Cove Fort, Utah is now home to the world’s first operational geothermal-hydropower plant. Enel, the global energy parent company, already has plans to bring this energy-efficient and innovative technology to its other facilities across the globe.
Although our country has been a global leader in geothermal-sourced electricity, most of its capacity comes exclusively from California. Many geothermal advocates hope that the new plant could also finally help kick the geothermal heating and cooling industry into high gear in the U.S.
The Cove Fort project is classified as a medium enthalpy plant, which in simplest terms means that it is located at a less than ideal location for geothermal energy recovery. Although geothermal plants can still be successfully installed at low and medium enthalpy sites, the challenge lies in efficiently converting the geothermal energy into electricity. Due to their relatively low temperatures, the traditional dry steam and flash steam systems that use geothermal fluid directly can’t be employed at low and medium enthalpy sites.
The third alternative is to use a binary cycle, which is the system employed at Cove Fort’s new plant. The National Renewable Energy Laboratory explains that binary cycle power plants use the heat from hot geothermally sourced water to boil a secondary working fluid, which is usually an organic compound with a low boiling point. The working fluid is used to turn a turbine after being vaporized in a heat exchanger before the water is injected back into the ground to be reheated.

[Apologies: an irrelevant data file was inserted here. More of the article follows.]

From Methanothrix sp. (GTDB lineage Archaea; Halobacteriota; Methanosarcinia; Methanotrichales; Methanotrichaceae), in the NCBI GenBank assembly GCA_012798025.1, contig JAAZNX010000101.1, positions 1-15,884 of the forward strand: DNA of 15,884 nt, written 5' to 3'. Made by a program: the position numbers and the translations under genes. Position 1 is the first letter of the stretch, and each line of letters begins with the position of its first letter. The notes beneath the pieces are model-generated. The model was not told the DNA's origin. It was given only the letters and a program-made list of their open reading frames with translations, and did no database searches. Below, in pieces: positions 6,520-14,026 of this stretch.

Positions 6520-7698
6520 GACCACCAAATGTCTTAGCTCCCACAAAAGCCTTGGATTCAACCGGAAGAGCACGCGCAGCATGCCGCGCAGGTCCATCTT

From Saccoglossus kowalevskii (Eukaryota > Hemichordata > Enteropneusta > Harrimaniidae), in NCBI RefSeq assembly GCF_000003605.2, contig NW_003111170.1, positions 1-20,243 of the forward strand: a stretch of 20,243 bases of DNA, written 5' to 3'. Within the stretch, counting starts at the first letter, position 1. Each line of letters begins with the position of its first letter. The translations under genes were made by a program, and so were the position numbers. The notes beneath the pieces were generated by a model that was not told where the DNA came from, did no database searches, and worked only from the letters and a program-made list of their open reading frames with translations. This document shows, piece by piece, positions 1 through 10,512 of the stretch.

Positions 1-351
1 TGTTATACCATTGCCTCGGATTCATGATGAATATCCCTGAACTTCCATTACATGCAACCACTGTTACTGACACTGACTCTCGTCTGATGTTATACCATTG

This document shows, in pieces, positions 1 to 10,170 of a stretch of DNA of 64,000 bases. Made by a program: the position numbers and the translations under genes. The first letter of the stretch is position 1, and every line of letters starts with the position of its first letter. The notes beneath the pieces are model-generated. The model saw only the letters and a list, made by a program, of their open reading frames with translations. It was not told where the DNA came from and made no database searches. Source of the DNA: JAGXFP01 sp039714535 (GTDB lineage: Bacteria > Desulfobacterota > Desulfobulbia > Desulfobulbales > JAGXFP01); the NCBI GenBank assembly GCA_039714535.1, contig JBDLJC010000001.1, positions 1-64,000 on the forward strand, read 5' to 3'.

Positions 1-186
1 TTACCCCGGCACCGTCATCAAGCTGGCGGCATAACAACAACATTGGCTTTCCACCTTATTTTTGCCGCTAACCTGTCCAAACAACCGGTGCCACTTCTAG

The major advantage to binary cycle plants is that the two fluids never come into contact with each other, which results in low levels of or practically zero emissions. Needless to say, the Energy Department has predicted that binary cycle plants will begin to dominate the geothermal heating and cooling industry in the coming years.
At the Cove Fort plant, a turbine has also been added into the well that re-circulates spent water back underground. According to initial test run statistics, the hydro generator offsets about 8.8% of the plant’s energy consumption. Over the two month test period, this translated into an increase in the overall energy output by more than 1,000 megawatt-hours.
With the additional hydropower capability of their Cove Fort plant, Enel has successfully achieved a low impact, high efficiency geothermal and hyrdopowered power plant. Enel’s Cove Fort success story also opens up new possibilities for reclaiming and remodeling abandoned or under-utilized geothermal sites that formerly relied on steam-type energy generation.
When asked about the overwhelming success, Francesco Venturini, head of Enel’s Global Renewable Energies division said, “We are creating innovative solutions that are making renewable energy better, stronger and smarter. As a result we have once again discovered a more resourceful way to maximise plant operations and power generation with the aim of using this technology at our facilities around the world.”
We believe that creating comfort from the ground up doesn’t have to be complicated or damage the environment. If you would like more information on heater repair or geothermal energy for your home, please contact D&D HVAC today.